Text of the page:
While President Yasir Arafat and Prime Minister Mahmud Abbas fight over who’s boss, Ariel Sharon is consolidating Israel’s grip over Palestinian land.
There is speculation Abbas may quit if he is not given more powers during a crunch meeting on Thursday.
He is due to address the Palestinian parliament to report on his performance four months after being appointed under international pressure.
To many observers Abbas’s achievements can be summed up in two words - precisely nil.
His only real accomplishment – the truce called between Palestinian resistance groups and Israel – has evaporated in a hail of bullets and bombs.
Abbas is the most senior Palestinian leader after Arafat and one of the few surviving founder members of Fatah - the main political group in the PLO.
However, he suffers from having no democratic mandate and from being Washington’s preferred choice as prime minister.
In fact, he was thrust upon Arafat in May with a remit to crack down on resistance groups and to deliver the so-called roadmap to peace.
Upon assuimg office, he immediately called for a halt to armed attacks on Israeli targets.
But Sharon’s true attitude to him was made clear by his government’s conduct before their first meeting on 17 May.
Thousands of Israeli troops launched two major offensives against towns in Gaza on 15 and 16 May, killing more than 20 Palestinians, almost all of them civilians.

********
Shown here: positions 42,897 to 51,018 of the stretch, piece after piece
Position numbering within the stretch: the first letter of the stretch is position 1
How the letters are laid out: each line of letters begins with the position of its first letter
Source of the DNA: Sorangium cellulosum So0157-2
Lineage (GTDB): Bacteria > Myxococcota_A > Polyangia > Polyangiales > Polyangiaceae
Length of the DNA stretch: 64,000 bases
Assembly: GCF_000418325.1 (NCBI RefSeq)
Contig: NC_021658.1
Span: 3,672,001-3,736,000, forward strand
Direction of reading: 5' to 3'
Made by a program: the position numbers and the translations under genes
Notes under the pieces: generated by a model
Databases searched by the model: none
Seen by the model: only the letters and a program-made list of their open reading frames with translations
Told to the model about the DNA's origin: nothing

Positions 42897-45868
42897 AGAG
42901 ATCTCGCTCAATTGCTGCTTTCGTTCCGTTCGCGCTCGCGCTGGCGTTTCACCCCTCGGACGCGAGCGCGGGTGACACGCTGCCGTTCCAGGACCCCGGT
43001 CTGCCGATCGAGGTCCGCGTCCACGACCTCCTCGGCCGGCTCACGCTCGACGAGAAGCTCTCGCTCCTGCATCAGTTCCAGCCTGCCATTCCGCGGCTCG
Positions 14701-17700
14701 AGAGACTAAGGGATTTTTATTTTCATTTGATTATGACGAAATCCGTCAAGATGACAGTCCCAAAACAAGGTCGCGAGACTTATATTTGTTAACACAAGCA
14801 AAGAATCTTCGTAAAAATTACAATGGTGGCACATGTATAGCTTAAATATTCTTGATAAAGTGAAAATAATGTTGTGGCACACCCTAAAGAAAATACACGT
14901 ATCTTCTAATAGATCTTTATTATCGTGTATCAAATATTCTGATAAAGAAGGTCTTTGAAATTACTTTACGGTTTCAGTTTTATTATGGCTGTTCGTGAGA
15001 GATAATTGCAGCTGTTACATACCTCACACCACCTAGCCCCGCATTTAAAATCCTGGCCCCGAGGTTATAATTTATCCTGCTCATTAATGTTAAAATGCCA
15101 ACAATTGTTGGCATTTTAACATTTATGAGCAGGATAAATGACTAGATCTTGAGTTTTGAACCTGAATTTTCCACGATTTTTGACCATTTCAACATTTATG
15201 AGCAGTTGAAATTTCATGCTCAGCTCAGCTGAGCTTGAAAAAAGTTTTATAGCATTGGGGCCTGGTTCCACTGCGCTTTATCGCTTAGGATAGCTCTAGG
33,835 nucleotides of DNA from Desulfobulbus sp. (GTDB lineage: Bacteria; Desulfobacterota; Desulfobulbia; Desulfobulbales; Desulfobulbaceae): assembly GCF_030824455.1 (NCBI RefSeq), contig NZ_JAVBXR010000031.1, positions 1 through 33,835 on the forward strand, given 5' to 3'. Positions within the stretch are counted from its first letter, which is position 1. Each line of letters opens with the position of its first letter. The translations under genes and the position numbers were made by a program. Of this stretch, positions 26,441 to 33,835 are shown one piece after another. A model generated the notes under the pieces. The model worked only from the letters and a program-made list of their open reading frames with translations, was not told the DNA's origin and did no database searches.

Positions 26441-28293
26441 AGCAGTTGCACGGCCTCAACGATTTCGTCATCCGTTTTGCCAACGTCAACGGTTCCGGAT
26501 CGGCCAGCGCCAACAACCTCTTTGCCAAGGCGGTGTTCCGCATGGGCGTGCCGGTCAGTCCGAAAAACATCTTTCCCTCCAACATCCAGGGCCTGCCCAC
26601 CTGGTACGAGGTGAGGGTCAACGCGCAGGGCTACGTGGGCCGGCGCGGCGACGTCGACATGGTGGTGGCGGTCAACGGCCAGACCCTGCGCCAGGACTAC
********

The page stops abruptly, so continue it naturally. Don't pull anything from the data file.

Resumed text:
Sharon also announced a decision to permit Jews to pray at al-Haram al-Sharif.
Sharon must be licking his lips as
Abbas and Sharon fight it out
Both moves came at a time when Abbas was hoping to persuade Palestinians to support him to make the "roadmap" work.
Eager to justify his government’s existence, Abass requested Israel accept the roadmap unconditionally.
This Sharon refused to do, and Abbas left with absolutely no result except the dubious honour of having met the Butcher of Beirut.
Arafat, meanwhile, still relishes his position as "Mr Palestine".
For decades he has been the unchallenged leader of the Palestinian people and their symbol of statehood.
And to his credit, he has done more than anyone else to keep the Palestinians' cause in the headlines.
But his refusal to share power or delegate is legendary and he probably sees Abbas, his long-term ally, as a threat.
According to his biographers, Arafat has an obsessive desire to get his way and brooks no challenge to his authority.
He was even rumoured to have signed every single PLO cheque for years. Keeping such a tight control on Palestinian finances has opened him to accusations of corruption and dictatorial behaviour over the years.
And since Abbas's appointment he has done everything possible to curtail his comrade's powers.
His most recent rebuke to the prime minister was the appointment of Abbas's rival, Jibril Rajub, as security minister.
Moreover, many analysts believe Arafat has yet again got the upper hand in a power struggle with one of his rivals.
Effectively confined to his Ramallah compound for the last two years, he has the sympathy and support of the Palestinian people and much of the international community.
But even if he does succeed in sidelining Abbas he would only have secured his own dominance over the Palestinian Authority.
Meanwhile, the Israelis will continue to have free reign to pursue their brutal occupation of Palestine.